Remove the Barriers to Strategic Planning in B2B Marketing

As B2B marketers enter the 2012 strategic planning season and begin shaping executional plans, it is important that we get it right. The goal is to create a strategy that survives the full year (and beyond) and gives you a framework for more tactical planning, execution and optimization.

Today, many companies have replaced strategic planning with a set of goals and tactics, without a formalized marketing strategy.

There are four barriers I frequently see that keep companies from adopting effective strategic planning.

  1. Value. Many companies simply do not value marketing strategy. Marketing goes from a series of goals directly to tactical planning. While the results may meet the stated goals, your plans are likely a collection of random acts of marketing.
  2. Time and resources. Strategic planning is time intensive and requires people who are already in high demand in your organization. Companies in this position consider strategic planning to be too expensive, even if is valued.
  3. Alignment. There is not one magical strategic plan for a business, there are multiple strategies that will be effective for your business (and a few that will not be). Since strategy cannot be definitively proven right, getting alignment around a strategy may be a challenge in your organization. Companies in this position often begin tactical planning and get into market before the team is aligned around a strategic plan.
  4. Knowledge. Not every organization has people familiar with strategic planning. Particularly in smaller businesses, you may have a knowledge gap. Despite your best intentions, strategic planning will be a struggle.

If these barriers exist in your organization, they are effectively decisions that have already been made against strategic planning. They need to be addressed before a successful strategic plan can be developed.

Next week I will share some of the successful approaches I have seen to addressing these challenges, including value, which in my opinion is the most difficult challenge to address.

Your turn

What other barriers do you see to strategic planning? What are the most significant challenges? Share your experiences in the comments below or with me on Twitter.

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  • Marcus Schaller

    “Many companies simply do not value marketing strategy.”

    Unfortunately this is too true, too often. An important consideration to strategy is the flexibility to change and adapt based on results. But starting without even a basic framework of what to test makes no sense, even if you don’t “know” what the next 12 months will bring.

  • Luis Hernandez

    Nice article. I was able to relate to this right away: “Today, many companies have replaced strategic planning with a set of goals and tactics, without a formalized marketing strategy.”

    Too often we get caught in channel goals without coordinating strategy at a company level. Everyone starts to freelance based on a channel goal and different offers begin to confuse customers.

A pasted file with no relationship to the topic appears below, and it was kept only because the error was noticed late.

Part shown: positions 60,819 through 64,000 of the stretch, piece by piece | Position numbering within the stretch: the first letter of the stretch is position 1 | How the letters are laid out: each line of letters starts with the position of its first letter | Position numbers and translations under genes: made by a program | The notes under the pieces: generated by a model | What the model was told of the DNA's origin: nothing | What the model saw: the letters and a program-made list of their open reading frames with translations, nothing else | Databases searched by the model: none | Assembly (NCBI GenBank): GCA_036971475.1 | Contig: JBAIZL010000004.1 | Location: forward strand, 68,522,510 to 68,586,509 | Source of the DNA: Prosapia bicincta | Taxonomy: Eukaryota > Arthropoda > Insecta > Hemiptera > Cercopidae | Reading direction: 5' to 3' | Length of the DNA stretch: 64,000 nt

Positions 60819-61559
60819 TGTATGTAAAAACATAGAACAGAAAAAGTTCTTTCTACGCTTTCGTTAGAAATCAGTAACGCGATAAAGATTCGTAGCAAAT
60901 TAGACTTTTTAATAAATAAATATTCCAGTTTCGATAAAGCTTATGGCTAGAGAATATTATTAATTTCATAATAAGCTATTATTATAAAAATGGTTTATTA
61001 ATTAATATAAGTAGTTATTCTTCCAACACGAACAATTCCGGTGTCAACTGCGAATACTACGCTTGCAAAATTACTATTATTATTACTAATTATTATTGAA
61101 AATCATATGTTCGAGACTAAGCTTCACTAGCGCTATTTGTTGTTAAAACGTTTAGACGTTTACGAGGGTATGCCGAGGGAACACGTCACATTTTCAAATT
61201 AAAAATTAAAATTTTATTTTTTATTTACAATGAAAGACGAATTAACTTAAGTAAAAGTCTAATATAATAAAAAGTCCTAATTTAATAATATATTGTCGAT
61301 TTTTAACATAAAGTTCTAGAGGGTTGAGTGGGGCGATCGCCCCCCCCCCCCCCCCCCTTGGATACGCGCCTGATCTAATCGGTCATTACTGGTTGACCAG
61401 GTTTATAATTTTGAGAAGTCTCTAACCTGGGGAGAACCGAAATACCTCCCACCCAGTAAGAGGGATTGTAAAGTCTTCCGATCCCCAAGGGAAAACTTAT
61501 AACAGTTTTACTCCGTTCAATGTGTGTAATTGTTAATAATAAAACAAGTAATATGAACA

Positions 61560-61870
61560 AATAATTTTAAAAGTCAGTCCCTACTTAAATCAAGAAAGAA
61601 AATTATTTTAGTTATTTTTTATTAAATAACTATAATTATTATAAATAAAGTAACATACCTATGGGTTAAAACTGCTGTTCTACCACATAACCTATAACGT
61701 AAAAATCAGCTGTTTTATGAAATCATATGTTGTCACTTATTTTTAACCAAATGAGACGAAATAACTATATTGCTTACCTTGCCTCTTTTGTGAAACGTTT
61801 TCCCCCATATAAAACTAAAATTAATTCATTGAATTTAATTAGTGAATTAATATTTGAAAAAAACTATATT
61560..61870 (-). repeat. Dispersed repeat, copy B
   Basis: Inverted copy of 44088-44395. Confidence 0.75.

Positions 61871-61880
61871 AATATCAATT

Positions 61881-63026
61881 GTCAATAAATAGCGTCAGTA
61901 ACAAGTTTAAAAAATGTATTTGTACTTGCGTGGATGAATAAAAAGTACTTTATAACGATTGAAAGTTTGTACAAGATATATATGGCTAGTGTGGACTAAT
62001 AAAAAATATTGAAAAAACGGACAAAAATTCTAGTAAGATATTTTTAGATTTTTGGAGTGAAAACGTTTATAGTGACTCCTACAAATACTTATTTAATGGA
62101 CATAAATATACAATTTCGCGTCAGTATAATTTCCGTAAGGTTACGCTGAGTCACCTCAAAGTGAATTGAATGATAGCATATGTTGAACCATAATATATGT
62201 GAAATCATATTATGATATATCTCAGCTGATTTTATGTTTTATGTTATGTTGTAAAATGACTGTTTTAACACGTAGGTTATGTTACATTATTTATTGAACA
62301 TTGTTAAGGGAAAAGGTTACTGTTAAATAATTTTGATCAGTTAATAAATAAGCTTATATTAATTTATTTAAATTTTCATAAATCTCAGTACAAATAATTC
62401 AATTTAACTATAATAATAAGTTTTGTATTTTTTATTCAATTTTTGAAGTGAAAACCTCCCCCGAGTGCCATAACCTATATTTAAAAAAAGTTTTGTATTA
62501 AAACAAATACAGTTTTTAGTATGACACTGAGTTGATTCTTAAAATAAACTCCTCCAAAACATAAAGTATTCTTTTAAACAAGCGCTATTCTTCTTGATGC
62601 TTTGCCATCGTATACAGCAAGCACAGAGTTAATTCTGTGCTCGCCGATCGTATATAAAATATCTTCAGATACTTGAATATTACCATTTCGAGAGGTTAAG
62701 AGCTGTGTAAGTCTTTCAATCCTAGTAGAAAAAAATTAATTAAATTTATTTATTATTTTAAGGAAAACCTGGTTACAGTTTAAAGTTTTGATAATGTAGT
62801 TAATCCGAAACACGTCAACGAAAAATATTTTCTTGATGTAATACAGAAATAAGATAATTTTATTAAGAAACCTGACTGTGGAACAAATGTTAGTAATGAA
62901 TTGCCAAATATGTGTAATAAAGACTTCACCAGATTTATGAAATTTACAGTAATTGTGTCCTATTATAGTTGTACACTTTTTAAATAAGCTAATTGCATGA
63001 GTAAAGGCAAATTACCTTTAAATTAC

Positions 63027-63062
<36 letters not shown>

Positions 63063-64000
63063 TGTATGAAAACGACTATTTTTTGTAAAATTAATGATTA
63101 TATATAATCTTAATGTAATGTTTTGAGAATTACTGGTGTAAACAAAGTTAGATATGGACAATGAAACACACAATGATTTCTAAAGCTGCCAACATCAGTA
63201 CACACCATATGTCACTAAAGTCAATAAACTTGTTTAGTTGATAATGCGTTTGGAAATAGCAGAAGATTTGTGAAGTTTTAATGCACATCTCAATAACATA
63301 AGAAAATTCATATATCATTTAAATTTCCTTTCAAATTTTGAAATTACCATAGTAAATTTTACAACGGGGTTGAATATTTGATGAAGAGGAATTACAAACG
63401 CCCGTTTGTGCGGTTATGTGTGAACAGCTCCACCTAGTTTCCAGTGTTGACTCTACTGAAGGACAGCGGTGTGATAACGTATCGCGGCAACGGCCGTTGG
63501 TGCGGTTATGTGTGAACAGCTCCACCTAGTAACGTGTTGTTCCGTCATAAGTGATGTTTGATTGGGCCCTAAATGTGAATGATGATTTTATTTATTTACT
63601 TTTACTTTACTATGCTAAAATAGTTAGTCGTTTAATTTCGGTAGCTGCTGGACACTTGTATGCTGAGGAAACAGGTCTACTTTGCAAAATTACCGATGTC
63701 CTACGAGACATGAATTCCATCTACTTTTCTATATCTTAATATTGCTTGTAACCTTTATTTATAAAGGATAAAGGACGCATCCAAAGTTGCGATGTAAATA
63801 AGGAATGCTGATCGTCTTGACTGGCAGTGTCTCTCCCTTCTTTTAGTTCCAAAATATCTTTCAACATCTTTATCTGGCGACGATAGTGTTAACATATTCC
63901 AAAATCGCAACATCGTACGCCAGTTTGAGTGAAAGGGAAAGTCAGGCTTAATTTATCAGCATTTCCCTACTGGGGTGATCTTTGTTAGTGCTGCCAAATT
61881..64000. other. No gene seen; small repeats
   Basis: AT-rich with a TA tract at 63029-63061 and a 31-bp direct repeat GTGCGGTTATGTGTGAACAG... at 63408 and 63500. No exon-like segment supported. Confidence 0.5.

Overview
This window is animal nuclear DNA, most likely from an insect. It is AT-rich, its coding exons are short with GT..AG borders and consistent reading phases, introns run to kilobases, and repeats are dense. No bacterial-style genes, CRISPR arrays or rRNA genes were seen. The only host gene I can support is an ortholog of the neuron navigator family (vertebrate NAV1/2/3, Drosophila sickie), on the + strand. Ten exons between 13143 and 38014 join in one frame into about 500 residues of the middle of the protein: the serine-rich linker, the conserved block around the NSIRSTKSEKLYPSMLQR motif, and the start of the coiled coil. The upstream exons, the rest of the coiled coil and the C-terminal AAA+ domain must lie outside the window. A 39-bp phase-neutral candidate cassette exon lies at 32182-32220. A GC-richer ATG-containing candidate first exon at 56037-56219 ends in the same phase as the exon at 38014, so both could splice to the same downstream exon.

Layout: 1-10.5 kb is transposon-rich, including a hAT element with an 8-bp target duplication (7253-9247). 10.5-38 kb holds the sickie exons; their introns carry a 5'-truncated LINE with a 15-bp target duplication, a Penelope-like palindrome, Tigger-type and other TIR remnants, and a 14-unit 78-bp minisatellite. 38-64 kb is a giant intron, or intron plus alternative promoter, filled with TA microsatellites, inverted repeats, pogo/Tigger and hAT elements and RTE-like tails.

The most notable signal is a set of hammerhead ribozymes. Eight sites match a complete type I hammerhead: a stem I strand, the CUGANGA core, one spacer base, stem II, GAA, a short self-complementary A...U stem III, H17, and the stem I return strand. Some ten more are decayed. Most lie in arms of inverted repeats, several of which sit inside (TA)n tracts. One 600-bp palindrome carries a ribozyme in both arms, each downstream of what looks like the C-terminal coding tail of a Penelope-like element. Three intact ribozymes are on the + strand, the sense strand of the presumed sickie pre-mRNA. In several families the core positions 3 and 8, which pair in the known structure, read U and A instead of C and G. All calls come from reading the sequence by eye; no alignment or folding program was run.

• http://digitalb2b.wordpress.com Eric Wittlake

    Marcus, you are right, cannot be rigid. One of ways I have defined the difference between strategy and tactics historically is a tactic dictates a single clear path that you can execute. A strategy can be executed on a number of different ways, each potential tactic can be evaluated against the strategy. Although it is a simple definition, it is a line that is difficult for people that are not indoctrinated in marketing speak.

    Luis, you nailed it, everyone starts freelance planning and execution when you do not have a clear strategy. Unfortunate that so many of us can relate to this situation.

  • http://getcurata.com Jessie Zubatkin

    ‘Random acts of marketing’ – we really like your choice of words here, Eric. How does technology fit into your list? We find that many of our customers experience success in marketing planning by making sure that technology isn’t just a line-item in the budget, but part of a strategy to enable customer outreach, prospect cultivation and brand awareness/thought leadership. In many cases, such technology can rescue a marketing program, making it possible to avoid the ‘random acts’ you have mentioned. Marketing content and decision-making must be organized, influential, enlightening and capable of drawing an audience. My company’s product, Curata, helps its users to develop thought leadership through strong, consistent marketing through content curation. The practice is affordable and delivers great results.

    • http://digitalb2b.wordpress.com Eric Wittlake

      Hi Jessie,

      I see technology as an executional barrier. The closer you get to tactical planning, the more important an understanding of what is possible becomes. However, for high level planning, I don’t see specific technology as having a role. Marketers need to drop the limitations technology can impose and focus on identifying opportunities. If one of those opportunities is targeted content curation, for instance, then the search for the right enabling solution begins.

      I’m a big fan of curation but do not do as much of it as I would like, Curata sounds like a potentially interesting solution. Will watch for more information.

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